For exercises 1-3, start from the constraint model for the queens problem
given in section 12.2.4. It is available in the examples directory
- Use the search/6 predicate from the ic_search library and the
standard model for the queens problem (given below) to find ONE
solution to the 42-queens problem.
With a naive search strategy this requires millions of backtracks.
Using heuristics and/or incomplete search, try to find a solution
in less than 100 backtracks!
- How many solutions does the 9-queens problem have?
- Solve the "8 sticky queens problem": Assume that the queens
in neighbouring columns want to stick together as close as possible.
Minimize the sum of the vertical distances between neighbouring queens.
What is the best and what is the worst solution for this problem?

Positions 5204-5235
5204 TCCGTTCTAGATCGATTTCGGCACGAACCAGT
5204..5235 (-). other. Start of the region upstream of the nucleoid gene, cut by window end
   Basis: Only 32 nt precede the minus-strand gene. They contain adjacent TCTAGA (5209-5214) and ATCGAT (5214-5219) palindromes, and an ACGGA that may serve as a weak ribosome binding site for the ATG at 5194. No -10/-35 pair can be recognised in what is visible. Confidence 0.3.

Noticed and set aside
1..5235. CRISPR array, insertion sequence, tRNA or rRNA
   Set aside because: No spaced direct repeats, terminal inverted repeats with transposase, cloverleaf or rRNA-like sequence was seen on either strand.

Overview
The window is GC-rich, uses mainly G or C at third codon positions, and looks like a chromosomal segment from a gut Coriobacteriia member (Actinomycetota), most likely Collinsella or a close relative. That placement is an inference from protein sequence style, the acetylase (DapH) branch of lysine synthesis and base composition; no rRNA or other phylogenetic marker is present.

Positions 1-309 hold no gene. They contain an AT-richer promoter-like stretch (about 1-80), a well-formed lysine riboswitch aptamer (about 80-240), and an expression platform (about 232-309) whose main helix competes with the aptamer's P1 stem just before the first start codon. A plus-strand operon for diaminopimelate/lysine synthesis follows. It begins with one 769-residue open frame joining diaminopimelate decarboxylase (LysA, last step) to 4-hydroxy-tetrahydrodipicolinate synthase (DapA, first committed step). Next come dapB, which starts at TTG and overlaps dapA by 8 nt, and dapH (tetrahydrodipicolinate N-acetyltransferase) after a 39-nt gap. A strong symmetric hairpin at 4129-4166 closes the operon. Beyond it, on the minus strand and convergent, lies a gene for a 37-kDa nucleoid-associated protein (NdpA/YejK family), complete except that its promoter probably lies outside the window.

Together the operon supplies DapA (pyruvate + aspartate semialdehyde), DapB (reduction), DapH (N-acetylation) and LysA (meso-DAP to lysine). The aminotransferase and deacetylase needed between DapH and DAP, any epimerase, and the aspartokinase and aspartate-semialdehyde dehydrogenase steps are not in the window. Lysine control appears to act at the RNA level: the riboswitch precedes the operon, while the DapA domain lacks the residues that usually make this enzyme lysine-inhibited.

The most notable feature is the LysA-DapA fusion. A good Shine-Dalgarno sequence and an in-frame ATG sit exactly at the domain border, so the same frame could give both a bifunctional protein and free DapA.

- For given N, create a list of length N whose members are numbers
between 1 and N (inclusive), which are all different (easy so far)
and satisfy the following constraint.
For each element E of the list, its successors are divided into two sets,
(Thus no successor takes the same value as E).
The cardinalities of the sets BiggerE and SmallerE differ by at most 1.
BiggerE: the successors which are greater than E and
- SmallerE: the successors less than E.
- A harder version of the problem is similar.
For given N, create a list of length N whose members are numbers
between 1 and some upper bound Max (start with, say Max = N2),
which are all different (easy so far)
and satisfy the following (more complex) constraint.
For each K from 1..N, call the Kth element of the list Ek.
Its successors are divided into two sets, as before:
(Thus no successor takes a value between Ek-K+1 and Ek+K-1.)
The cardinalities of the sets BiggerEk and SmallerEk differ
by at most 1.
BiggerEk: the successors which are greater than or equal to Ek + K and
- SmallerEk: the successors less than or equal to Ek - K.
What is the smallest upper bound Max for which there is a feasible solution?